During the pause, OHCS and local program administrators will continue processing all remaining completed applications quickly, prioritizing those outside the 60 and 90-day windows of protection. The agency expects that all completed applications in the queue will be processed and paid as soon as possible.OHCS will be notifying anyone with an incomplete application to complete their application before that deadline through a series of correspondences.

If a renter has received an eviction notice, they should call 211. If a renter has received a court summons for eviction, they should call the Oregon Law Center’s Eviction Defense Project line (888-585-9638) or send an email to evictiondefense@oregonlawcenter.org to seek legal help.

Rental Assistance English
Rental Assistance Spanish





Governor Kate Brown Statement on November Revenue Forecast

(Salem, OR) — Governor Kate Brown today issued the following statement on the state’s November revenue forecast:“Today’s revenue forecast, along with the good news that Oregon’s unemployment rate has dropped to 4.4%, confirms that we have strong momentum for recovery from the economic impacts of COVID-19. And with a healthy ending fund balance, we have an opportunity to make targeted investments to close the gaps for Oregonians still in need. We must continue to center equity in our recovery efforts to ensure that the communities disproportionately impacted by the pandemic due to historic disparities––Oregon’s Black, Indigenous, Latino, Latina, Latinx, Asian, Pacific Islander, Tribal, and people of color––benefit equitably from Oregon’s strong economic recovery.“As we head towards the February legislative session, I’ve tasked a subgroup of the Racial Justice Council — that includes business owners and workers — with developing a package of workforce investments for the February session aimed at helping people get back to work and improving career paths. And because lack of stable housing is often the biggest barrier to getting or keeping a job, I am also continuing my conversations with legislative leaders about policy solutions to help people access and retain stable housing.“We also have the opportunity to leverage our state revenues with the additional federal resources that are coming our way from the Infrastructure Investment and Jobs Act, setting us up for tremendous possibilities to help Oregon’s families and businesses continue to recover.“As we recover, we must support the communities that have been disproportionately impacted. With these critical investments from the Biden-Harris administration, we can now ensure these communities have access to good-paying jobs, affordable broadband, reliable public transit, and other essential resources.”Revenue forecast documents can be found on the Oregon Legislature's website.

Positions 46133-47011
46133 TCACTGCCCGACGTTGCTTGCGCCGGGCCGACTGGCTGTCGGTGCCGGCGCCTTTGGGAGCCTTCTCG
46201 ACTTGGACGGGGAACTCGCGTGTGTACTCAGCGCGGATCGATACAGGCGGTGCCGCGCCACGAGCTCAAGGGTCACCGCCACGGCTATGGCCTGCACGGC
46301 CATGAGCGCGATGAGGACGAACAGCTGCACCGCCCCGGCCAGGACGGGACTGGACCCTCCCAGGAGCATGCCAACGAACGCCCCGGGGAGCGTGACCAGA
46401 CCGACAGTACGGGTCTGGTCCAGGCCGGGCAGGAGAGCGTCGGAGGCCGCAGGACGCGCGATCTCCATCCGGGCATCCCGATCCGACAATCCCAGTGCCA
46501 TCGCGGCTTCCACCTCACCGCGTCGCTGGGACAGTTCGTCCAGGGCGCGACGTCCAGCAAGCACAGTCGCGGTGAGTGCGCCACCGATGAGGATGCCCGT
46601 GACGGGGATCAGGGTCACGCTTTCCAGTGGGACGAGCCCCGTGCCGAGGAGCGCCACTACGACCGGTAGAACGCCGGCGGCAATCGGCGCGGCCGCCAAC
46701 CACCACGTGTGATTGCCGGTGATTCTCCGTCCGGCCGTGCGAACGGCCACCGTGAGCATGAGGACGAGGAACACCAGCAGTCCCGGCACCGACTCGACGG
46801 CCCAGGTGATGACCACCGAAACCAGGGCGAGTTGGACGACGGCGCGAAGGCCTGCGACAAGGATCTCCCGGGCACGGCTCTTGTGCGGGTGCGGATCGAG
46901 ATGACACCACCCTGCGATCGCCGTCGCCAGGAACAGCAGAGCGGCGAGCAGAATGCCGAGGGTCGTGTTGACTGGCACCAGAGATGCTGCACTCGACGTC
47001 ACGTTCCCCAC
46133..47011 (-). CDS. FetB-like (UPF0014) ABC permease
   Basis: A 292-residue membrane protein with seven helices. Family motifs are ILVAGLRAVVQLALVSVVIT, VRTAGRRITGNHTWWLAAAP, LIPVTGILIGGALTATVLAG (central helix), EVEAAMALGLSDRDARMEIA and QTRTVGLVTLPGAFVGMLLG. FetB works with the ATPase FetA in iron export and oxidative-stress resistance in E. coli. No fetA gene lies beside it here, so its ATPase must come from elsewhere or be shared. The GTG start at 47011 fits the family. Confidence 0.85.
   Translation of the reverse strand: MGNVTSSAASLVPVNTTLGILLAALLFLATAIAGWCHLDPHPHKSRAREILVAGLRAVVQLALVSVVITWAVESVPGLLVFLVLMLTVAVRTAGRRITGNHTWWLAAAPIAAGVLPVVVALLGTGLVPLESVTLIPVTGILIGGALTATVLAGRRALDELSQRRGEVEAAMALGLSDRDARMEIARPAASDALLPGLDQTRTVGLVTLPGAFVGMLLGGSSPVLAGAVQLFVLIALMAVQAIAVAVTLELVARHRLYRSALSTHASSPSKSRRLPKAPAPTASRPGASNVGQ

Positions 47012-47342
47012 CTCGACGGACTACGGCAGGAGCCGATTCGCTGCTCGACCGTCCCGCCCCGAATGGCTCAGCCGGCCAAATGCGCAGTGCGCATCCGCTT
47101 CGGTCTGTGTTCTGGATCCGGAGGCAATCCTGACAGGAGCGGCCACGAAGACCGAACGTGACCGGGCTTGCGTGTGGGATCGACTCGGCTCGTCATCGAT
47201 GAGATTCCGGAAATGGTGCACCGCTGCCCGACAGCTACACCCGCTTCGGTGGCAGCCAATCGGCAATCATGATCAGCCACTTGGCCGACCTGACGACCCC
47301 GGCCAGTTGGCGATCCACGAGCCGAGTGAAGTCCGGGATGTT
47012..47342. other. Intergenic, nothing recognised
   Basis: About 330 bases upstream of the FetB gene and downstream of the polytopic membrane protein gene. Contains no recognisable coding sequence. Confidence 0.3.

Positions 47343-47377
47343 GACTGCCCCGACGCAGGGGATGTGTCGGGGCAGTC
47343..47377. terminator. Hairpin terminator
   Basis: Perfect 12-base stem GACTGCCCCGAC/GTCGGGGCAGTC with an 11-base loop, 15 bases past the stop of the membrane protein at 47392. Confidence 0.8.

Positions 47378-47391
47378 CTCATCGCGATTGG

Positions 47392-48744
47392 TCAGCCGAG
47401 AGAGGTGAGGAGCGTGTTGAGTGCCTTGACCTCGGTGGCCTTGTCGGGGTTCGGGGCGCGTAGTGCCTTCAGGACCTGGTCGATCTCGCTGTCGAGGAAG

American Education Week is about honoring the team of people who work in our nation’s public schools, everyone from the bus driver and classroom teacher to the cafeteria worker and administrative staff, plus countless others.  As a former public school teacher for over 42 years, and as Co-Chair of both the Interim Joint Committee on Public Education Appropriation and the 2021 Joint Ways and Means Subcommittee on Education, nothing is more important to me than ensuring that we have the best public schools and that our children receive the highest quality of education.  It really does take a village and I am thankful for each and every person that works hard to support public education in this state.